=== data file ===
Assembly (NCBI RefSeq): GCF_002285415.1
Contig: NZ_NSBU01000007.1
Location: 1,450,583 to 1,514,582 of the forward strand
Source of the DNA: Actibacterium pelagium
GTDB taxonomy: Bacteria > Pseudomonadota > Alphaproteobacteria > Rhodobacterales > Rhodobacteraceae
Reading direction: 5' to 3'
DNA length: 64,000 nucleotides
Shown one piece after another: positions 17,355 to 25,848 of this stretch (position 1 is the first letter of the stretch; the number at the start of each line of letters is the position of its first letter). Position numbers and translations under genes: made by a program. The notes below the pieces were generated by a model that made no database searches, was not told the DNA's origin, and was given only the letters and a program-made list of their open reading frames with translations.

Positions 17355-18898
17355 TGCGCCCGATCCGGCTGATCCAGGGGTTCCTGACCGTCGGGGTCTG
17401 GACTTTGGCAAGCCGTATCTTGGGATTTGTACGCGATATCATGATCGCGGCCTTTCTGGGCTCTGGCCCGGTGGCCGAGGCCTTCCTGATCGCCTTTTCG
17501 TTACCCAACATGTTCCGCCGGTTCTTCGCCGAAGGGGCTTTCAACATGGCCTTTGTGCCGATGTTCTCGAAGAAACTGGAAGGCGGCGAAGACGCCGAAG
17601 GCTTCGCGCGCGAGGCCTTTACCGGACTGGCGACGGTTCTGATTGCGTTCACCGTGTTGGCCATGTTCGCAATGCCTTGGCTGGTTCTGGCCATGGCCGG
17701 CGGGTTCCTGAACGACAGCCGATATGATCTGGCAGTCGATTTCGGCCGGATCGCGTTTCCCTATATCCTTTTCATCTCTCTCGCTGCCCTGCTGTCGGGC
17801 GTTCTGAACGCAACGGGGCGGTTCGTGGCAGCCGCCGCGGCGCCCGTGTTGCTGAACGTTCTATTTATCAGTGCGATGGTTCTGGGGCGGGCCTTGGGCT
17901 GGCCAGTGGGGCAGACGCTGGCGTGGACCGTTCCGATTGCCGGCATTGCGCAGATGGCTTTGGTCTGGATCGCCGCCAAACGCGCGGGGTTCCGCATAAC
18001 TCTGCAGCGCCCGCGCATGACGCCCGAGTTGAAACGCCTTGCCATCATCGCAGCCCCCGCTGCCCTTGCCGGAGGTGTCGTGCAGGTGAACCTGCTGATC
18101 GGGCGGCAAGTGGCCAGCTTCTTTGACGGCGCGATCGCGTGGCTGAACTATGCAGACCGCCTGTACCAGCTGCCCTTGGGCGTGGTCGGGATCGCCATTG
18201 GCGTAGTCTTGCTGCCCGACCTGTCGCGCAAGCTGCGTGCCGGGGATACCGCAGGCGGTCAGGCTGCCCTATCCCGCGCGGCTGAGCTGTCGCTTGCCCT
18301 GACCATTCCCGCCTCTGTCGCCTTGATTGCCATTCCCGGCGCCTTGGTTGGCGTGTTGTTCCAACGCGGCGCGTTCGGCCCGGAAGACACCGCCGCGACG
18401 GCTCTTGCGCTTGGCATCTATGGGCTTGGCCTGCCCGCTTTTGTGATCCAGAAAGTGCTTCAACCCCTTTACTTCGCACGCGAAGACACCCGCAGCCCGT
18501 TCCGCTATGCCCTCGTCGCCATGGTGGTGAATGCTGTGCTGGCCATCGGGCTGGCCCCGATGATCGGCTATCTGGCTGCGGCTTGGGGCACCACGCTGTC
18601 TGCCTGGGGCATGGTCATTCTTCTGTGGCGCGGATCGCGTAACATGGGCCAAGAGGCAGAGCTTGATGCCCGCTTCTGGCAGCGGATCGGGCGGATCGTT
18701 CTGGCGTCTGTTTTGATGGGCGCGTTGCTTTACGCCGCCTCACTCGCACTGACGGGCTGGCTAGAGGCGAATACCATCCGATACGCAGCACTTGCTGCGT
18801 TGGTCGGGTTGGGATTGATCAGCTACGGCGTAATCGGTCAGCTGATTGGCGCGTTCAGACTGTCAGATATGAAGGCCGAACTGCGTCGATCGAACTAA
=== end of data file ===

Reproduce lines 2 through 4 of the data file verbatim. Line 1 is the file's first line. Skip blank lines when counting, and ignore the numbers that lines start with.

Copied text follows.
Contig: NZ_NSBU01000007.1
Location: 1,450,583 to 1,514,582 of the forward strand
Source of the DNA: Actibacterium pelagium